A flurry of excitement among Bigfoot believers was punctured last night by the screening of a new videotape that one disappointed expert said was so blurry she could barely make out any detail.
A ferry operator shot the video in northern Manitoba and Fox News bought it for what is believed to be a six-figure amount. It was aired yesterday on A Current Affair, a tabloid show that reaches few Canadian households.
Promotional clips for the show said that producers had "two minutes and 49 seconds of videotape you've gotta see to believe," a promise that Bigfoot researcher Lisa Shiel called overblown.
Ms. Shiel, author of a fictional work The Hunt for Bigfoot and currently at work on a non-fiction book called Backyard Bigfoot, watched the show from the Michigan's Upper Peninsula. She said that it was a brief program and that only 20 or 30 seconds of the Manitoba footage was shown.
"It's interesting, intriguing. Definitely something walking upright but that's about all you can see," she said in a telephone interview. "It's definitely not a bear."
As promotion for last night's show, Fox News had offered a brief clip so blurry it was almost impossible to make out any detail. The tape shown on the main program was not substantially better, Ms. Shiel said.
"It was a pretty blurry, dark shape that moved around," she said. "You could see arms and legs."
The Manitoban who shot the tape, Bobby Clark, was interviewed on the program. He described seeing the creature on the far bank of the Nelson River near his home in Norway House and grabbing his video camera to record the moment. He was not asked about the quality of the tape, which is so bad it brings to mind home-shot images from a generation ago.
Despite its quality, the very existence of the tape set off a burst of excitement among those who believe that these creatures roam the far reaches of the world.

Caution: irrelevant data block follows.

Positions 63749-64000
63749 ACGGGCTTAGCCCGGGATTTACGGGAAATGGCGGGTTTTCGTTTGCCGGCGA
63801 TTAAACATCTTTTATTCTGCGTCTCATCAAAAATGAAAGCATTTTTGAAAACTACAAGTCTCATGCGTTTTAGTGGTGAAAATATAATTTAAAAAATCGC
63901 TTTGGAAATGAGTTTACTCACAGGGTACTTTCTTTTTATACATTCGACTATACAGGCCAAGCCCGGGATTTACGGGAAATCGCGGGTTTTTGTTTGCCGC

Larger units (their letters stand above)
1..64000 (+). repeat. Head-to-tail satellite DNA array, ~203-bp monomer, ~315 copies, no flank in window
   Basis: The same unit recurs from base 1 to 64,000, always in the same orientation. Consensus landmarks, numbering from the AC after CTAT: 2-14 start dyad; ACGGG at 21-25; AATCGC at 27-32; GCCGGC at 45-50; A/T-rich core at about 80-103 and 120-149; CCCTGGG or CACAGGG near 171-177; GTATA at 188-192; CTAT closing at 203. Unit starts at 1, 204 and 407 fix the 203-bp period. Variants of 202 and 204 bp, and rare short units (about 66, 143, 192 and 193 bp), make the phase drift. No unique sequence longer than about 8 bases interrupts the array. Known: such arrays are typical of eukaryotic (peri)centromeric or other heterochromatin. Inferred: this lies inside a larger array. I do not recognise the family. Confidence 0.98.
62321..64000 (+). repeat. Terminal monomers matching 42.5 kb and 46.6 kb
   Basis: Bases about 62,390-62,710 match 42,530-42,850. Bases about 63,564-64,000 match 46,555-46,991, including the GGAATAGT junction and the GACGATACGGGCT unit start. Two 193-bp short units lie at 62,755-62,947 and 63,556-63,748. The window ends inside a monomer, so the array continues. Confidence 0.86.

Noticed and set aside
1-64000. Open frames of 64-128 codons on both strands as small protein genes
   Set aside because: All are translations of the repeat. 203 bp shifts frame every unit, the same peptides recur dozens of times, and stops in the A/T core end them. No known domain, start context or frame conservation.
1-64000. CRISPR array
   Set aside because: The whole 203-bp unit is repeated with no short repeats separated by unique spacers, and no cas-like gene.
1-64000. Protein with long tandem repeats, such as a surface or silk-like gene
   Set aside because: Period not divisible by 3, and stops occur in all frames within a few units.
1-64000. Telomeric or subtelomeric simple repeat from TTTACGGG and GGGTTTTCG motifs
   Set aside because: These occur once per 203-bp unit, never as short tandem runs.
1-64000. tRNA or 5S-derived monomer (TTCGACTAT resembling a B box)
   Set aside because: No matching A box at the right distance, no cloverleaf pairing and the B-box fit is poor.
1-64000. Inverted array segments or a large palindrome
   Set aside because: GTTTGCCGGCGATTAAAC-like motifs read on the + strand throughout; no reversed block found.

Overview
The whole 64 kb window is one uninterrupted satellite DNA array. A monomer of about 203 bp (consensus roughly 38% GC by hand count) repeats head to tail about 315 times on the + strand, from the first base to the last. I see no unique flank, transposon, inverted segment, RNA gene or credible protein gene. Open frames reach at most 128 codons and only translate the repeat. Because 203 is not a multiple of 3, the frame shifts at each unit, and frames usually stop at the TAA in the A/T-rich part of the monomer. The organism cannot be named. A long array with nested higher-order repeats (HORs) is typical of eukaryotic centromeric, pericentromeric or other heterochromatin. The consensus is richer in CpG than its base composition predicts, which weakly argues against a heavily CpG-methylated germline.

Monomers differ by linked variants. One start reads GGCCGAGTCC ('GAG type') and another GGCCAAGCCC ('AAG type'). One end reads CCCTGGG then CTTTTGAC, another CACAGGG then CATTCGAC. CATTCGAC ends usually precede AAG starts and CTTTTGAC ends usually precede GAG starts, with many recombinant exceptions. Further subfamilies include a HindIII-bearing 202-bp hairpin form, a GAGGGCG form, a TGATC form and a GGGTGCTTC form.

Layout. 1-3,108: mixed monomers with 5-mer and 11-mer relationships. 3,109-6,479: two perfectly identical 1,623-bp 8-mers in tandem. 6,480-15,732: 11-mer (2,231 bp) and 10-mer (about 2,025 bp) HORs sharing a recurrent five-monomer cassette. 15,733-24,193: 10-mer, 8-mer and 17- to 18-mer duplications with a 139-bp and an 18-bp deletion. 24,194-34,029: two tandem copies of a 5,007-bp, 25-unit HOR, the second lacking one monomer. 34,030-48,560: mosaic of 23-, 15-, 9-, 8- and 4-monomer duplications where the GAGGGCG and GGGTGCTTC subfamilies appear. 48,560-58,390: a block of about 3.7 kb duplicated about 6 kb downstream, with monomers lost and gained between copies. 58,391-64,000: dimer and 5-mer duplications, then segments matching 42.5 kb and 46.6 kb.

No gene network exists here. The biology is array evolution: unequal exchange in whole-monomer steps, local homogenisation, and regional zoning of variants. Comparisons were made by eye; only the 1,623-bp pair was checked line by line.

Matt Moneymaker, a sasquatch hunter and the director of the U.S.-based Bigfoot Field Researchers Organization, has viewed the video and says it points to "a credible encounter."
In a statement on his organization's website, he says that the subject on the tape is either human or sasquatch, but adds that "it is not clearly one or the other."
Others had a different take. Posters to a Web forum linked to abovetopsecret.com, a site for discussing conspiracy theories, UFOs and other topics, were interested in the new tape but quick to denounce the poor quality as the result of a government cover-up.
"I'm telling you that it's been tampered with somehow," said one person, posting under the name Dr Love. "It just doesn't make sense for A Current Affair to hype that kind of garbage. It's been tampered with just to the point where you can't get a good view. How many of you have camcorders that produce crap results like that?"
That person went on to argue that the cover-up is driven by the need to conceal the fact that humans are not unique on this world. Bigfoot researcher Jeff Meldrum, an associate professor of anatomy at the University of Idaho, offered a more restrained view but was not entirely at odds with that perspective.
He said last night that, in spite of the existence of Bigfoot-like myth in many cultures around the world, much of human identity lies in a belief in our distinctness and argued that many would be shocked to discover that a wild humanoid creature exists.
"We are on top of the world and think we are the only hominid. But that's kind of an arrogant attitude. After all, the two oldest literary works, Beowulf and Gilgamesh, have as a co-star a hairy wild man."
Ms. Shiel, the Bigfoot researcher and author, said that even though the new videotape is disappointing it adds one more bit of information to the mystery surrounding the legend. "It's another intriguing piece in the puzzle. We keep adding to that jigsaw puzzle and maybe some day we'll be able to see the whole picture."